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Moving Engineers to a Knovel Approach
by
Posted On December 3, 2009


Over the past 9 years, Knovel (www.knovel.com) has established itself as a trusted online resource for engineering reference content. I distinctly remember the first time I saw a demo of its interactive capabilities for tables and graphs at Internet Librarian in 2002-very cool, I thought. The Knovel database is a single searchable collection of engineering and applied science reference works and databases from top publishers. With continuous content additions over the years and enhancements in features and functions, it has become an online resource that really helps engineers find reliable technical information faster. The company has recently added new personalization features designed to facilitate how engineers gather and interact with engineering information.

The new My Knovel is intended as a replacement for the physical binder of go-to resources that engineers create throughout their careers, pulling content from engineers' handbooks, materials property databases, standards, online searches, and libraries of math and best practices.

Key features of My Knovel include the following:

  • My Bookshelf: Engineers can save frequently used titles and organize them into folders they create.
  • My Saved Content: Engineers can save and organize content into the folders they create.
  • My Saved Searches: Engineers can save search queries and re-execute them with one click.

Diana Bittern, director of product management, says that My Knovel is "the product of nearly a year of collaboration with Knovel's team of design partners, who patiently cooperated as we observed them working, quizzed them on how they gather and store information, and asked them all sorts of questions along the way that influenced our design and style decisions. In other words, My Knovel is a data driven response with our engineering users leading the way." But Bittern says that librarians were involved too, "most notably explaining that our best bet is to label features with names that are clear and unambiguous."

"Our customers told us they want to get results with fewer clicks and to access frequently used titles with a single click," says Bittern. "We designed My Knovel to answer these needs and to speed engineers' information workflow. The result, and our long term goal, is to make engineers more productive."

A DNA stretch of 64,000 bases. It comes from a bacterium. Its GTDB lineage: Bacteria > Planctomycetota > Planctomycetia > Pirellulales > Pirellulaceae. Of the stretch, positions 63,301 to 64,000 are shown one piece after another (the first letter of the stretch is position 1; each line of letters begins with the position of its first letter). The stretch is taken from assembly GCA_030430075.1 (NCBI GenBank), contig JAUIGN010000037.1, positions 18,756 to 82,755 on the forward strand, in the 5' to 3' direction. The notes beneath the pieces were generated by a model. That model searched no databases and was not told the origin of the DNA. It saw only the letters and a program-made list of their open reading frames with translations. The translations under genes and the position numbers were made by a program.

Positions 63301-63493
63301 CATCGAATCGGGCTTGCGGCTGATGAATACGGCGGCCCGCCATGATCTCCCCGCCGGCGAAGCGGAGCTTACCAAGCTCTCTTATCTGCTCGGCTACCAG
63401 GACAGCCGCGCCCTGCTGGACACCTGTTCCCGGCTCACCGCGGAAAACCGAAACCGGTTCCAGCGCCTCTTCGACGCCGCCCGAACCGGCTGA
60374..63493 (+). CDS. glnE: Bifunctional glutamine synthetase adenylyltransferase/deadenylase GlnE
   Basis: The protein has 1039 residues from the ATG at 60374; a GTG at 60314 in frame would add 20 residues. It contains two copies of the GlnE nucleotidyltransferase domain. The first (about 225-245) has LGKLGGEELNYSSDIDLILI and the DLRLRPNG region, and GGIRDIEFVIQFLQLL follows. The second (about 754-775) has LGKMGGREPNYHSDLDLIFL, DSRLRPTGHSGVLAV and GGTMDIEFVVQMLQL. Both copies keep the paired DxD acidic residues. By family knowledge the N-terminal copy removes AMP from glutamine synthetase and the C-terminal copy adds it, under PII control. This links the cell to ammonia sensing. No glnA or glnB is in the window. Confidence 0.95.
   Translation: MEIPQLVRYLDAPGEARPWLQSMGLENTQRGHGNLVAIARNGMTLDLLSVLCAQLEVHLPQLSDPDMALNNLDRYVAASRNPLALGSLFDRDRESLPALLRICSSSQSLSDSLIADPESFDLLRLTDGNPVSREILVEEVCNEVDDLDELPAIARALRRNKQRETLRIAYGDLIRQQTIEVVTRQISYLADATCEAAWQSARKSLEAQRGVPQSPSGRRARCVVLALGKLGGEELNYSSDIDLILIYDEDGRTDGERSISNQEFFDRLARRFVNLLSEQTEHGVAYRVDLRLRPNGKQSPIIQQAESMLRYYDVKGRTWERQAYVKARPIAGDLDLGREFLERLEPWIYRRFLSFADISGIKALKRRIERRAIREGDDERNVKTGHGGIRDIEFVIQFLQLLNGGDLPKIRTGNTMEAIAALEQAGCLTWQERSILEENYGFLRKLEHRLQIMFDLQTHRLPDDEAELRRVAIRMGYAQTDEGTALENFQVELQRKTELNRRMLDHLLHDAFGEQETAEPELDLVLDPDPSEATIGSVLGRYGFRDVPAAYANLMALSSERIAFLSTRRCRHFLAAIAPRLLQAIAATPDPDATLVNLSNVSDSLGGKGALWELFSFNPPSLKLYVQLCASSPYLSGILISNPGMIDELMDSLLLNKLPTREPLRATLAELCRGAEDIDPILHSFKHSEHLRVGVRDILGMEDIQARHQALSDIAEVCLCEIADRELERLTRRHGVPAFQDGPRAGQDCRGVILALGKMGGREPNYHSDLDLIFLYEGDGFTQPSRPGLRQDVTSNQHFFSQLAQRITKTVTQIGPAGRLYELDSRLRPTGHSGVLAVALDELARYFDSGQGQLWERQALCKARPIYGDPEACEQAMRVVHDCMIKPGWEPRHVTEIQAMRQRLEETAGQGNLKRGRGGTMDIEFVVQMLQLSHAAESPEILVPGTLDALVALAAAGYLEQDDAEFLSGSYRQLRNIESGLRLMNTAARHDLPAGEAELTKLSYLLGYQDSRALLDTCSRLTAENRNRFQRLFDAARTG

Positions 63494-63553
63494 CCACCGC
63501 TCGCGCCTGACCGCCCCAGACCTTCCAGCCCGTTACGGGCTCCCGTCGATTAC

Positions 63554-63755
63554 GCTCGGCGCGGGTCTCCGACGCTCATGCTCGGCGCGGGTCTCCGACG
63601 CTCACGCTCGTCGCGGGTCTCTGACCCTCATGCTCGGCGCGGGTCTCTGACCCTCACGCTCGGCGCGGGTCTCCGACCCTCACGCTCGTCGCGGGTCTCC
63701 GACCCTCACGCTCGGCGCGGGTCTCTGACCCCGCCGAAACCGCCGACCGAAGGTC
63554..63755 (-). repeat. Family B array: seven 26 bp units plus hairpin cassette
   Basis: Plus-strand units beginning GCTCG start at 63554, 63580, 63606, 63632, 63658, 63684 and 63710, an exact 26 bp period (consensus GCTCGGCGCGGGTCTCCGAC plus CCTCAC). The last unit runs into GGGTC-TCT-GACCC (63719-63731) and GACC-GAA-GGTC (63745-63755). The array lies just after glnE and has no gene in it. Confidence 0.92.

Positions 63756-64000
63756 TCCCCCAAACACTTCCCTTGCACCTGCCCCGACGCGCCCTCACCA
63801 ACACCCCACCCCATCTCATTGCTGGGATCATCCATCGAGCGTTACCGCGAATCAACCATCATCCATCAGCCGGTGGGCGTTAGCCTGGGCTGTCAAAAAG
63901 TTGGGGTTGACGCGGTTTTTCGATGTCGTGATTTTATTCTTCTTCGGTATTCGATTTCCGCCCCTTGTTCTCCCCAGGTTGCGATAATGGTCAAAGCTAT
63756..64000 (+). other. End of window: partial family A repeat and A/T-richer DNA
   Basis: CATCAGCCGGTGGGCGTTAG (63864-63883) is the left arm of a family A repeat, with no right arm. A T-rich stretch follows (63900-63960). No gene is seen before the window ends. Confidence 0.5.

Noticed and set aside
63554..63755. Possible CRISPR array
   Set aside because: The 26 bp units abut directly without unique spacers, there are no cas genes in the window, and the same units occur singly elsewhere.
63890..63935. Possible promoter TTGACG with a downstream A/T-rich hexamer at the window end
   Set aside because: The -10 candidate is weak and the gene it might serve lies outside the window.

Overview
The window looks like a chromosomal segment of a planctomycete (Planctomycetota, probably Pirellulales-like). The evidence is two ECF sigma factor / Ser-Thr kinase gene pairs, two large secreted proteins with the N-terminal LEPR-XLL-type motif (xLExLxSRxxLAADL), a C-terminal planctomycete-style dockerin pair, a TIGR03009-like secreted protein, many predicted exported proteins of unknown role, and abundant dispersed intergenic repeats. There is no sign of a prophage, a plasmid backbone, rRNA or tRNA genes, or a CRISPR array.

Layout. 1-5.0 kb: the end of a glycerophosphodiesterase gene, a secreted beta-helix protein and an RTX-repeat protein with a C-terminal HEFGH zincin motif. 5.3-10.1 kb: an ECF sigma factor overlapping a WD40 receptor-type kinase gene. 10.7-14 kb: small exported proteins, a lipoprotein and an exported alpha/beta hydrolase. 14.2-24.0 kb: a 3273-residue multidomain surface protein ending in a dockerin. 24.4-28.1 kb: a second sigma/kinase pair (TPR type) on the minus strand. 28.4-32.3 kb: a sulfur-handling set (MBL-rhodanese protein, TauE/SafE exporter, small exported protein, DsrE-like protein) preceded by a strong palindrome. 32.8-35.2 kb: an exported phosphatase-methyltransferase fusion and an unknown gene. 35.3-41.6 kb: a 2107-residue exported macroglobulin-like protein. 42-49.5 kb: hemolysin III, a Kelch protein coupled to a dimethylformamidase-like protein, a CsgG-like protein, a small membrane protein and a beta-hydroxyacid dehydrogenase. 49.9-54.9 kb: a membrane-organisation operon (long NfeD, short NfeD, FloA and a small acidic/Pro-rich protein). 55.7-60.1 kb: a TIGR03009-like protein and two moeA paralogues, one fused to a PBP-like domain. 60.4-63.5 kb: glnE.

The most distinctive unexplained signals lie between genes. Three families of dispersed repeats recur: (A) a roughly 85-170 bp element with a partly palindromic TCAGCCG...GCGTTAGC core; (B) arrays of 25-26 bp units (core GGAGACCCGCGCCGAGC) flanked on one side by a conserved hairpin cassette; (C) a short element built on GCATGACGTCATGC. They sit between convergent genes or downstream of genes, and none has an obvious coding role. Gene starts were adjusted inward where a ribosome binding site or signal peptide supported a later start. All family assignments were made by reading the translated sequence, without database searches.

"Knovel is proud to be known as the solution of choice for trusted, engineering reference content. For years, our interactive capabilities have differentiated us in the market," says Chris Forbes, CEO and president of Knovel. "With the unveiling of My Knovel, we help engineers centralize and manage the references they use most frequently and that require quick access."

Forbes says that over the past year, the company has moved to an agile development environment, fundamentally rethinking its product development and management processes. Updates to products can now be introduced continuously, based on qualitative interactions with users.

Key to the implementation of My Knovel was an updated user access and authentication system. Users now see a customized landing page once authenticated. In the past, previous research was lost when a user logged out. Forbes says that coming soon in the product will be tools to capture and save information from external content sources or personally produced content, not just from within Knovel. And down the road the company hopes to include collaboration and social networking tools.

One academic librarian says that My Knovel hasn't been activated for her campus yet, but she has played with it in the Knovel Lab-a separate part of the portal where users can try new features the company is testing. While My Knovel in the Knovel Lab doesn't have the full functionality, she likes what she sees so far. "Many of the searches that come up in our usage reports are for actual titles in Knovel, so the ability to ‘bookmark' titles is appealing." She continues, "I hope it will be well-received among our serious Knovel users, and we certainly will promote it in reference and instruction opportunities to reach those students who aren't already using Knovel. How many people actually sign up for My Knovel, and then actively use it beyond that registration, we'll see."

My Knovel is available to customers that upgrade accounts to include individual user profiles. There is no charge for the upgrade. The company hopes to have most of its corporate customers converted by the end of the year. Academic customers will be done during the break between semesters.

Knovel also offers registered users access to more than 10 handbooks and databases. Users also get exclusive access to new and popular handbooks via the Titles of the Week program. Every week, Knovel chooses two popular titles from its collection of nearly 2,000 handbooks, databases, and conference proceedings and makes them available for 12 days. Registration for the site is free. Full access to Knovel's collection requires an organizational subscription. Knovel does not offer subscriptions to individual titles.

Besides the Knovel portal, the company maintains several informational blogs (http://why.knovel.com/information/blogs.html), offers updates on Twitter (http://twitter.com/knovelupdates), and has an active Facebook page with more than 7,200 fans (www.facebook.com/Knovel). More than 600 organizations subscribe to Knovel, including 70 Fortune 500 companies and more than 300 leading universities. Founded in 2000, Knovel is a private company headquartered in New York City. It has about 85 employees.


Paula J. Hane is a freelance writer and editor covering the library and information industries. She was formerly Information Today, Inc.’s news bureau chief and editor of NewsBreaks.

Email Paula J. Hane

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